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Copyright: © Singapore Medical Association
Cervical clear cell adenocarcinoma (CCAC) accounts for 3%–10% of adenocarcinoma of the uterine cervix cases(1,2) and is often associated with diethylstilbestrol (DES) exposure in utero.(3) CCAC of the uterine cervix is uncommon in adolescents and only a few such cases have been reported.(1,4)
We herein report an extremely rare case of a patient with cervical CCAC without DES exposure. A ten-year-old girl presented with a history of intermittent bloodstained discharge of one year. She was only referred to a gynaecologist after a failure to respond to hormone therapy within one year. Physical examination revealed a palpable pelvic mass that was about the size of a gravid uterus of 14 weeks, with visible tissue protruding through the introitus. Magnetic resonance imaging showed a huge mass arising from the cervix of a rudimentary uterus and pushing the pelvic organs toward the abdomen (
MR image of the pelvis shows the mass on the cervix (white arrow) at the uterus (black arrow).
Photomicrograph shows clear cell carcinoma (Haematoxylin & eosin, × 400).
Previous literature showed that the first peak of CCAC occurs in women aged 17–37 years, while the second peak occurs in women aged 44–88 years. The former group comprised mostly DES-exposed women and the latter those without a history of DES exposure.(3,4) Significant features for the prognosis of CCAC of the uterine cervix are related to the stage at diagnosis, tumour size, grade of nuclear atypia, pelvic lymph node status and lymphatic invasion.(3,5) The key modality of treatment for early-stage cervical carcinoma is radical abdominal hysterectomy with pelvic lymphadenectomy, which results in permanent infertility in the patient. When CCAC of the uterine cervix occurs in adolescents and women of reproductive age, other surgical options should be considered if the patient desires to maintain her fertility after treatment.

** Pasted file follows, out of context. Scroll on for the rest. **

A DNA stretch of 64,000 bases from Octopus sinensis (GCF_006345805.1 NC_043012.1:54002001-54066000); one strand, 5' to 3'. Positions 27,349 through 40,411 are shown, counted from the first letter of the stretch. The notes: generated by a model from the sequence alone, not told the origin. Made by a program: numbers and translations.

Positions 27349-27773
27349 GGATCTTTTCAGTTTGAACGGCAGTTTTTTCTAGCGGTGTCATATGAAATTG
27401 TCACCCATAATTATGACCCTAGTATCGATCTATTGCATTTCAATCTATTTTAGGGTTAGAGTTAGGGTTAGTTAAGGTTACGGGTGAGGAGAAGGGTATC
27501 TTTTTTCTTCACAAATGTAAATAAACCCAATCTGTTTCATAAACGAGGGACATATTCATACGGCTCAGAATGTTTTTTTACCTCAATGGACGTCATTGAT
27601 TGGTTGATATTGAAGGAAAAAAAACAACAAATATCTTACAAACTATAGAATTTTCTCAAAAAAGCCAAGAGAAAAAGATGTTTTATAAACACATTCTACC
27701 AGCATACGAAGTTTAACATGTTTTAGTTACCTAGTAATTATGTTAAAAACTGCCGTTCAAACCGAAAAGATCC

We suggest that an awareness of rare, forgotten cancers (e.g. CCAC of the uterine cervix in adolescents) and the need for prompt referral to a tertiary gynaecological oncology centre should be raised among general practitioners, gynaecologists and surgeons. Additionally, CCAC of the uterine cervix in adolescents should be considered as a possible differential diagnosis of bloodstained vaginal discharge without a history of sexual abuse or DES exposure. In the interim, specialists and physicians should remain cautious and attempt to act early, assertively and properly to diagnose and treat CCAC of the uterine cervix in adolescents so as to improve the survival rate of patients.
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|2. Smith EK, White MC, Weir HK, Peipins LA, Thompson TD. Higher incidence of clear cell adenocarcinoma of the cervix and vagina among women born between 1947 and 1971 in the United States. Cancer Causes Control 2012; 23:207-11.
|3. Hanselaar AG, Van Leusen ND, De Wilde PC, Vooijs GP. Clear cell adenocarcinoma of the vagina and cervix. A report of the Central Netherlands Registry with emphasis on early detection and prognosis. Cancer 1991; 67:1971-8.
|4. Yabushita H, Kanyama K, Sekiya R, Noguchi M, Wakatsuki A. Clear-cell adenocarcinoma of the uterine cervix in a 17-year-old adolescent. Int J Clin Oncol 2008; 13:552-4.
|5. Reich O, Tamussino K, Lahousen M, et al. Clear cell carcinoma of the uterine cervix:pathology and prognosis in surgically treated stage IB-IIB disease in women not exposed in utero to diethylstilbestrol. Gynecol Oncol 2000; 76:331-5.